Inflection Point for American Seapower
Despite the cold civil war between the American left and right and the internecine struggles within each political party, there are occasional glimpses of agreement on issues as fundamental to the government’s purpose as the nation’s defense.
In the same week of June that the guided-missile destroyer U.S.S. Fitzgerald collided with a Philippine-flagged container ship in the approaches to Tokyo Bay, Senator Roger Wicker (R-Miss.) and Congressman Rob Wittman (R-Va.) introduced a bill that would make it the U.S.’s declared policy to meet the Navy’s goal of 355 ships. Co-sponsors of the bill, called the SHIPs Act, included Senators Mazie Hirono, Richard Blumenthal, Tim Kaine, and Jeanne Shaheen as well as Congressmen Colleen Hanabusa and Carol Shea-Porter. All of these co-sponsors are Democrats. The immediate task is to align the House and Senate versions of the bill.
The larger and more difficult problem is appropriating the funds to increase the size of the fleet from its current 276 combat vessels to the 355 ships at which the legislation aims. Even the Obama administration’s more modest objective of a 308-ship fleet would, according to the Congressional Budget Office, require significant increases in the naval shipbuilding budget over the average for the past three decades.
On one point, however, there can be no quarrels. The U.S. Navy is far over-stretched. When the Cold War ended, the fleet had grown to nearly 600 ships. The Soviet Union’s collapse followed by the attenuation of the successor state’s global naval patrols pointed toward a smaller U.S. fleet.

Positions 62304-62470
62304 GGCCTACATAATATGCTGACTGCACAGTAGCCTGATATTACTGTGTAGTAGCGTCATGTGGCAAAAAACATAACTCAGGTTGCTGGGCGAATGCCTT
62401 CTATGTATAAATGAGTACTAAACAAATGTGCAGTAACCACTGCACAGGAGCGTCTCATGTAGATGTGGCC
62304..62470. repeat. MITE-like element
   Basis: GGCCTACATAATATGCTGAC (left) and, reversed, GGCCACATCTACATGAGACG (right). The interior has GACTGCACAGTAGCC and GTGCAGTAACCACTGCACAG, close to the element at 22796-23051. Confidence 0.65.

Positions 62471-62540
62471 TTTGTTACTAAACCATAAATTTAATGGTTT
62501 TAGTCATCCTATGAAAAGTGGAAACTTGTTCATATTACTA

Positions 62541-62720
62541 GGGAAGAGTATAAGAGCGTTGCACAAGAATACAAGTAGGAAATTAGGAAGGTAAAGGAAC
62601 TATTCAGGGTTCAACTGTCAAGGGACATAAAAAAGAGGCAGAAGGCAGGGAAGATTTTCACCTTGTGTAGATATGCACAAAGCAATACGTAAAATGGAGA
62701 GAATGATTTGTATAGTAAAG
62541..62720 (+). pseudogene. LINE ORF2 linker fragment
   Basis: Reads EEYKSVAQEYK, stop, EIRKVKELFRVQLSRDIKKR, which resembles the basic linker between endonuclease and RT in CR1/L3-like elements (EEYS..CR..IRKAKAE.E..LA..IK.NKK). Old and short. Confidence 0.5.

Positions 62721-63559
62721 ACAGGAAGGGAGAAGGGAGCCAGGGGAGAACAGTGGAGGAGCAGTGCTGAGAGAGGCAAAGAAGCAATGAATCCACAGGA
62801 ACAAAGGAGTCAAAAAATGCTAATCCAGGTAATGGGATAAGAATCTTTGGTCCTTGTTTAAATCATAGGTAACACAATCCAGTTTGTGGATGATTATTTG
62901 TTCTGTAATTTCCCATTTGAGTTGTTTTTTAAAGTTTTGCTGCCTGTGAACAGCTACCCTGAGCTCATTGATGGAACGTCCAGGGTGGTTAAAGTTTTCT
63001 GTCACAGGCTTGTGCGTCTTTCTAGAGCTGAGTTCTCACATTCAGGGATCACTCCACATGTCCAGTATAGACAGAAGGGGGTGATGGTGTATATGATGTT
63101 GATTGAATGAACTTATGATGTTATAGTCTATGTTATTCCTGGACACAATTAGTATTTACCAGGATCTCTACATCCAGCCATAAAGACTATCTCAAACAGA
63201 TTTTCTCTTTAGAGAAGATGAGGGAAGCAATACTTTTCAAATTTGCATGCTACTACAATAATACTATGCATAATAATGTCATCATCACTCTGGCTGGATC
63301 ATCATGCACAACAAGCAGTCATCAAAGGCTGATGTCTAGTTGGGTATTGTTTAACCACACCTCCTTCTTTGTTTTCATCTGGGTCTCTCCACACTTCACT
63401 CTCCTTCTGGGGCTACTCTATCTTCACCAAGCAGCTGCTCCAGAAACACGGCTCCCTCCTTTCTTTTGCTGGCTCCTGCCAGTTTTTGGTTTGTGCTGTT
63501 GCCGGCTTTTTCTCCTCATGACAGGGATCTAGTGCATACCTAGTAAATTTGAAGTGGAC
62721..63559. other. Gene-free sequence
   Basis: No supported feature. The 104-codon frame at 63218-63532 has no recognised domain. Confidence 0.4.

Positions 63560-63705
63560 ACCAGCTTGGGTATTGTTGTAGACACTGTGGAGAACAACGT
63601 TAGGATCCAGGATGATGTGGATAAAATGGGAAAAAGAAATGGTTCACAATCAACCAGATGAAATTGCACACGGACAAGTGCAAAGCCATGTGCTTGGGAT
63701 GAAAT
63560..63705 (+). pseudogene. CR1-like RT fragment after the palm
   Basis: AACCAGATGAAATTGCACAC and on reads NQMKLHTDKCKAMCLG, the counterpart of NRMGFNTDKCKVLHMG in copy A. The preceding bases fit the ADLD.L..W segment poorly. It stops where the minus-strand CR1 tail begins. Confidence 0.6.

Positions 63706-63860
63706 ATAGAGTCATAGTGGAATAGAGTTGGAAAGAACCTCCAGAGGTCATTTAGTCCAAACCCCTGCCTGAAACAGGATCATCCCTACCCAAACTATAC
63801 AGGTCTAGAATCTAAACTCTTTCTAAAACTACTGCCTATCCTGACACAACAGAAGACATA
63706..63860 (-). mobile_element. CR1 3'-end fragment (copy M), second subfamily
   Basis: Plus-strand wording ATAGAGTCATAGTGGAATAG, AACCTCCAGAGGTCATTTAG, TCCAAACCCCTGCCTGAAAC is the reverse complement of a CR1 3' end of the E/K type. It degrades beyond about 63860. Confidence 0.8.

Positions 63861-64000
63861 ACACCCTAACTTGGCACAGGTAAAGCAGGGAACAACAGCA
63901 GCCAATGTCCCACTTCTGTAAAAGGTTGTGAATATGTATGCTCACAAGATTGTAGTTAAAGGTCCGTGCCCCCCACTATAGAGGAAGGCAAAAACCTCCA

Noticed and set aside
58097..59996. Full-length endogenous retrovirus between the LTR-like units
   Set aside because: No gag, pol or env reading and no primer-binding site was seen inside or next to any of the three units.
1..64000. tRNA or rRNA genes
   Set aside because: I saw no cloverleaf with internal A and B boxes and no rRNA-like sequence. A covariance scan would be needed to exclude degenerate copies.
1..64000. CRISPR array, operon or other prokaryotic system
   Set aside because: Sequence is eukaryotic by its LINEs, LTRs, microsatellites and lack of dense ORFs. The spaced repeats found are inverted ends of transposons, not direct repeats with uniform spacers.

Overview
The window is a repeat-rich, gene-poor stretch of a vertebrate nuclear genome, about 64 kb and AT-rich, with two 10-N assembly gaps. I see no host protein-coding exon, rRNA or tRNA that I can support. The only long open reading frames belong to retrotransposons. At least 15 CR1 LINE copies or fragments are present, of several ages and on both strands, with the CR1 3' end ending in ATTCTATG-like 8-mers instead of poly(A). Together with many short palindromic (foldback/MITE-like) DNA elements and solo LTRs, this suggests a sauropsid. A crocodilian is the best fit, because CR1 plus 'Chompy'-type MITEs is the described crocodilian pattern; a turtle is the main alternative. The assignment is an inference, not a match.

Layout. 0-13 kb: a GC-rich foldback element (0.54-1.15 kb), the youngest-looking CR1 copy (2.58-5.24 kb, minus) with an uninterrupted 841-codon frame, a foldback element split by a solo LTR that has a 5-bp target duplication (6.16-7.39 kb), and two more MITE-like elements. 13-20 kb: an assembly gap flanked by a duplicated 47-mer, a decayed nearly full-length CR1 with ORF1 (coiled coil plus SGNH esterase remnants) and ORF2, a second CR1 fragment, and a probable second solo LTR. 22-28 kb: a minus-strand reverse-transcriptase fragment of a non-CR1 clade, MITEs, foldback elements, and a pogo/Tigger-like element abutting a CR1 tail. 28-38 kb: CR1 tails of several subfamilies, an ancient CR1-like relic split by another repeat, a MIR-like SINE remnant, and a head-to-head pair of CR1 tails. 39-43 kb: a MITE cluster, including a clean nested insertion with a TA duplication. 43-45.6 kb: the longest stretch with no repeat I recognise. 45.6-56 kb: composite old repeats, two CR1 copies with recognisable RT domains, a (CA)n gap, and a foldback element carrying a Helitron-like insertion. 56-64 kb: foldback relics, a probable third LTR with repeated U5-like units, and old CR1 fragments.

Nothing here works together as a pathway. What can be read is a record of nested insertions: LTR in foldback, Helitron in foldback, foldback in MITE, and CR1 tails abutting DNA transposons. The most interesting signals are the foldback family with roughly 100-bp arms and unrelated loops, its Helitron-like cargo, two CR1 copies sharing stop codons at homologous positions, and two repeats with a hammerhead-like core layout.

But facts intervened. Aircraft carriers and their escorts played major roles in both Gulf Wars and in Afghanistan.
China, supported by decades-long double-digit increases in military spending undertook a naval armament program that has produced a growing and increasingly modernized fleet.
Russia reversed its post-Communist era naval decline and is operating in the Atlantic and Pacific and the Black and Baltic Seas. Putin has announced plans to increase significantly Russia’s Pacific fleet. Where the U.S. once operated two carrier strike groups and amphibious ready groups in the Mediterranean, our presence in the region today consists of four guided-missile destroyers based in Spain and a command ship based in Italy. As part of its support for the criminal Assad regime, Russia now has access to Syrian naval ports so that it can maintain a constant presence in the troubled Eastern Mediterranean.
ISIS became a threat that has at various times required naval combat support. Iran, enjoying the financial benefits of the JCPOA, adds to its asymmetric capabilities in the Arabian Gulf. North Korea threatens our island nation allies in the West Pacific with nuclear attack. Meanwhile, the U.S. Navy continues to answer various calls for humanitarian assistance and disaster relief as it is currently doing in Puerto Rico.